Celebrated French DJ David Guetta has recorded a performance from the Louvre Abu Dhabi, which will be streamed on the star's channels and networks. Guetta has given several interviews in which he has talked about what it was like to record in the Emirates, as well as how recording a show in this museum fits in with his goal in music, which is to reach all people with his sound. "My whole career is about using music to bring different people and cultures together," he told The National.
The DJ also talked about what it's like to perform in a country like the UAE and what it means to him. "I've done it especially in the Middle East. I spend a lot of time in the UAE and Saudi Arabia, and I've seen how the dance music scene in the region has evolved, with people putting their cultures into it. It's a great thing to see and I'm proud to be part of what's happening," says Guetta.
Moreover, although the performance will be released on New Year's Eve, according to the Frenchman's representative, the concert has been recorded since the beginning of this month. The channels chosen to share the performance are YouTube, Facebook and Twitter.
In addition, the decision to pre-record the act is because Guetta wanted to be visually inspired by the works in the Louvre in Abu Dhabi, which he said will use key paintings in his performance. According to the Frenchman, his show will feature paintings such as 'Composition with blue, red, yellow and black' by Piet Mondrian; 'Under the wave of Kanagawa' by artist Katsushika Housai and 'Man walking on a column' by August Rodin. "What I found fascinating about the Louvre Abu Dhabi was how they represent the different human civilisations chronologically in the same space, rather than separating them," says Guetta.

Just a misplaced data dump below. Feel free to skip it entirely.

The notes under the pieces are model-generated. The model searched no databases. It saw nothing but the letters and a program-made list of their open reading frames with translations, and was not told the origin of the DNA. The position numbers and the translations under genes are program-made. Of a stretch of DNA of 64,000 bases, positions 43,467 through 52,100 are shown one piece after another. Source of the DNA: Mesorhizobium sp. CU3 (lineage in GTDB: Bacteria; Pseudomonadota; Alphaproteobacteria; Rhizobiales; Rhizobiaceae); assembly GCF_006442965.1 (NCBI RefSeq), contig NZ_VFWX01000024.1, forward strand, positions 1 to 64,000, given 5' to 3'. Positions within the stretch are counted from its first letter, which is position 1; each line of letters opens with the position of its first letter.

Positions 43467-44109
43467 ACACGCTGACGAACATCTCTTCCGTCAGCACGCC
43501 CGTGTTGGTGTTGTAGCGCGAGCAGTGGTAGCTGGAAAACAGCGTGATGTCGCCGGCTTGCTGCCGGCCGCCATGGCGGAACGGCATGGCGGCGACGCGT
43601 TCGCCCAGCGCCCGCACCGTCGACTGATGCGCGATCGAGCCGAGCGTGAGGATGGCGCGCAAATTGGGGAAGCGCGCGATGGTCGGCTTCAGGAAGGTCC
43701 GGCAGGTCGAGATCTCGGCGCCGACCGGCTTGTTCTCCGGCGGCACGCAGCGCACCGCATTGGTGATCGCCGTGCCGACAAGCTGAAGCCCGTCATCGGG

As far as the artist has been able to tell about the show, the performance will feature 20-metre-high flames rising from the set where the DJ is performing. Louvre Abu Dhabi director Manuel Rabate gave an interview to The National about the concert and said that "it's huge and spectacular". "In terms of scale and complexity it's very big and fantastic. Although Guetta only uses one big stage, there are a lot of cameras and visual effects," he adds, praising the work and organisation that has gone into making the performance unique, both on the part of the museum and Guetta.
"There are drones capturing live images and, at the same time, the museum's artwork will be fully integrated into the show. There is that visual connection and the overall narrative of the performance," Rabate continues.
This is not the first time that the artist has used museums as a location for his shows, as last year, and for New Year's Eve as well, he broadcast a similar concert via streaming from the Louvre Museum in Paris. Although according to his representative, none of the performances will be the same, and this latest one is inspired by what the museum transmits to the DJ.
"It will be more reflective and artistic. The music played is more electronic and that's to give the architecture room to shine in the show. The performance is less about pure energy and more about sensitivity, and capturing every detail of the incredible Abu Dhabi museum," says Jean-Guillaume Charvet, the celebrity's representative.
For his part, Guetta was joined by the international pop group Now United, with whom he was able to follow the performance. Although the show promises to leave audiences speechless, the pandemic has forced most performances to be closed to the public as a security measure to prevent the spread of the virus, but Rabate says that despite this, the concert is part of a promotional campaign to go to the museum.
"The world is still in shock because of COVID-19, but we are showing that Abu Dhabi is a safe and vibrant city and that we are still keeping the flame of culture alive," adds the director of Louvre Abu Dhabi.